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MRI shows Panthers’ Shaq should be back

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CHARLOTTE — The Carolina Panthers received good news about linebacker Shaq Thompson Monday when an MRI confirmed the rookie avoided a serious injury while making a tackle on a kickoff late in Sunday’s win over the Seahawks.

According to a Panthers spokesman, Thompson suffered a knee sprain, but his ACL was not affected. Ian Rapoport of NFL Media reported the specific injury is “a minor MCL sprain.”

After cutting down Seahawks returner Tyler Lockett inside the 10-yard line on what Panthers linebacker Thomas Davis called “the biggest play of the game,” Thompson hit the turf, writhing in pain.

“The returner, as he was trying to cut across, I think he saw Shaq coming and just ducked. And because he ducked he put the helmet right on Shaq’s knee,” head coach Ron Rivera said. “The nice thing and the thing that was fortunate is his leg was coming up. It wasn’t planted into the ground 100 percent. It was starting to come up, so he kind of got it caught that way.”

Thompson, who after the game said his knee was “just sore,” will likely miss some practice time and his status for Week 7 against the Eagles is in doubt. But considering how the injury looked when it first happened, Thompson and the Panthers dodged a bullet.

“Initially, they’re looking at a sprain and bone contusion,” Rivera said. “Realistically, that’s the best news we could get.”

–Panthers cornerback Josh Norman had his worst game of the season Sunday in Seattle. Well, statistically.

Norman had just two tackles, and for the first time this season, he finished without a pass breakup. Of course, it’s tough to make a play on the ball when it’s rarely thrown your way.

According to Pro Football Focus, the Seahawks targeted Norman twice. According to Panthers defensive coordinator Sean McDermott, it was less than that.

“One time on a screen,” McDermott said Monday with a smirk.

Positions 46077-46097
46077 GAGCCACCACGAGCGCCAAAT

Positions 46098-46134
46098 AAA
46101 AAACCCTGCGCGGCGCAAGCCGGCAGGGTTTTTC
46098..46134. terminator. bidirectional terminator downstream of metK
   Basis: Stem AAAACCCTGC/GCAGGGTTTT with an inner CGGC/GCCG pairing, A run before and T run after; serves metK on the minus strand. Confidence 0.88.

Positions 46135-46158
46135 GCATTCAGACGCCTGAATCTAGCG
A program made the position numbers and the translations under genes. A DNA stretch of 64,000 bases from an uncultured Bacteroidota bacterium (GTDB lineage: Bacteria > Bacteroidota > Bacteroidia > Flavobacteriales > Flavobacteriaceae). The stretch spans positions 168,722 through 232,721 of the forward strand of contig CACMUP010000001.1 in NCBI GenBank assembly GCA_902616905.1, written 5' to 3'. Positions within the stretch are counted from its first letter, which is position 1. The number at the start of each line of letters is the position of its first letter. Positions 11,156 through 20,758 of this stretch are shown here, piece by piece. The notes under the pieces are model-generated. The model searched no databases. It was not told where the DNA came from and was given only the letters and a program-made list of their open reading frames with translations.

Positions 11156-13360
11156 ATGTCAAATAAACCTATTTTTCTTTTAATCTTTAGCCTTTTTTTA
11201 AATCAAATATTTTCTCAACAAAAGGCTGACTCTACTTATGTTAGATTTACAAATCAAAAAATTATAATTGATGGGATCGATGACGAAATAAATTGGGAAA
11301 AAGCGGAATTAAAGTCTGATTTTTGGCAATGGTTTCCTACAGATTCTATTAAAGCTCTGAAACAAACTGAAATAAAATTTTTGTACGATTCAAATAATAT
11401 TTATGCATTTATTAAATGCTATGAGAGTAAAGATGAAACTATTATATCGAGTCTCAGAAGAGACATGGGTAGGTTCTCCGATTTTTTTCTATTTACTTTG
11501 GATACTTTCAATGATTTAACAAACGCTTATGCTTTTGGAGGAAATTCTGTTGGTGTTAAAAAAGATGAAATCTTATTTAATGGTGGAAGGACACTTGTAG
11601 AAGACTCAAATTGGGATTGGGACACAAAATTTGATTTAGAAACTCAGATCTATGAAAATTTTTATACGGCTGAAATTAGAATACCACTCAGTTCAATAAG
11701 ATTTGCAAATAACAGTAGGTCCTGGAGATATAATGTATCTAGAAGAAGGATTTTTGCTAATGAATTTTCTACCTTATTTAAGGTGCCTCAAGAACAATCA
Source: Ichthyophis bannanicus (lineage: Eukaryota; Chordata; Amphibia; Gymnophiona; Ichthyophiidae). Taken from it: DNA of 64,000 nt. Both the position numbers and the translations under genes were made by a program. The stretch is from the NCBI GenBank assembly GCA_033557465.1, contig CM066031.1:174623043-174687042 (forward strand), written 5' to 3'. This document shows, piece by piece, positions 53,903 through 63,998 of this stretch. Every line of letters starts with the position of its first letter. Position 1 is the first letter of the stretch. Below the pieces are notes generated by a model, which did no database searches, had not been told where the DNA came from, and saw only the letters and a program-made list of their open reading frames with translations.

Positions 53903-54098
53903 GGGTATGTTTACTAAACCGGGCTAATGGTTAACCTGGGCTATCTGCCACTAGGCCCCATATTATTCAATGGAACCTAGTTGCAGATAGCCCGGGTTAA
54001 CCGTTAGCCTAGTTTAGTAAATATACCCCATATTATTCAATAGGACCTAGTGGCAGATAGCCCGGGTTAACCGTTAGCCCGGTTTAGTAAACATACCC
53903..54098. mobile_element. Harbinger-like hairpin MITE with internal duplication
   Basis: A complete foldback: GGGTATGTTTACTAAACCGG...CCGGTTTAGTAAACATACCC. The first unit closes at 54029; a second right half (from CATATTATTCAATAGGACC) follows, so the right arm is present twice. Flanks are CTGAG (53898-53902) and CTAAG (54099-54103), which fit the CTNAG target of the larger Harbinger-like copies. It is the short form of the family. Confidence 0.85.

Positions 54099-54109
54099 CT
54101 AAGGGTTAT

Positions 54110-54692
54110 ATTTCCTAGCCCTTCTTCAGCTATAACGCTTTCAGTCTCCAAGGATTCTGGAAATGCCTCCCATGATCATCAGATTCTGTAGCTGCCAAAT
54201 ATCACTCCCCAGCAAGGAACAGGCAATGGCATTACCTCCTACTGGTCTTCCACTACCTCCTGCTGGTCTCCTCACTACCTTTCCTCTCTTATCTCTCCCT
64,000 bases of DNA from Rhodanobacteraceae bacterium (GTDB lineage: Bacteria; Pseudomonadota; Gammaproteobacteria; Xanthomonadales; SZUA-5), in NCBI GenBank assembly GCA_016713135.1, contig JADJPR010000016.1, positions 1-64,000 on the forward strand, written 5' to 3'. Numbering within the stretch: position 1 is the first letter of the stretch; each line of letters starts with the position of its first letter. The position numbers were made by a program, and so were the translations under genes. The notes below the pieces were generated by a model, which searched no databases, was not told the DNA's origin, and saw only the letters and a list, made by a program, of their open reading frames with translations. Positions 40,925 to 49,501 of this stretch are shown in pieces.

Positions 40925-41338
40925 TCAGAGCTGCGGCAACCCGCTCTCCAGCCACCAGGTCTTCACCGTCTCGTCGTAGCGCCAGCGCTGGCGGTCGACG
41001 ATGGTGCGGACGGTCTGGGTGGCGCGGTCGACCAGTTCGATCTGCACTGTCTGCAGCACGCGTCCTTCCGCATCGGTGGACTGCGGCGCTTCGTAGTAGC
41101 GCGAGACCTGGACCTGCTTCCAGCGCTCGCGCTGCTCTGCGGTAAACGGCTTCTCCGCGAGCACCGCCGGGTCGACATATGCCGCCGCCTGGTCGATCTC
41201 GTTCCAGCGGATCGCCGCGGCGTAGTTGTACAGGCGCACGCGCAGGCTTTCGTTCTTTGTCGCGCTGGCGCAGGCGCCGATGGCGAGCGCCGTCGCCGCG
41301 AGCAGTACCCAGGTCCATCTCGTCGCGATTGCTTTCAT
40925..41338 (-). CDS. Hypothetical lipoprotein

That play came midway through the first quarter when Seahawks quarterback Russell Wilson hit tight end Jimmy Graham four yards behind the line of scrimmage. It went for no gain.

“They wanted to see if (Norman) could tackle,” McDermott said.

“If you’ve got a player that’s hot and that plays well, they’re going to go after him, but they’re going to go after him in calculated ways. And they did that yesterday with the screen and Josh showed up.”

Norman filled highlight reels the first month of the season when, as he’s described it, quarterbacks have disrespected him by throwing his way. Seattle’s Russell Wilson apparently held Norman in a higher regard.

“He was the smartest quarterback we’ve played so far this year because of that,” Norman quipped.

Last season, some Panthers started calling Norman a shut-down corner. But until Sunday, no quarterback had almost completely avoided throwing his way. It won’t show up on SportsCenter, but it was another step in Norman’s rise.

“Shoot, if he can take away half the field, then that’s on them,” McDermott said.

When asked which players he’s coached that forced offenses to operate like Seattle did, McDermott mentioned former Eagles Asante Samuel, Troy Vincent, Bobby Taylor and Al Harris.

And does McDermott like when one side of the field is essentially ignored?

“Yeah, I do,” he said, smirking again.

Notes: Linebacker A.J. Klein (concussion) stayed home Sunday and is still in the NFL’s protocol. . . . . Cornerback Teddy Williams (concussion) took a knee to the helmet while making a tackle on a kickoff and is now in the league’s protocol.


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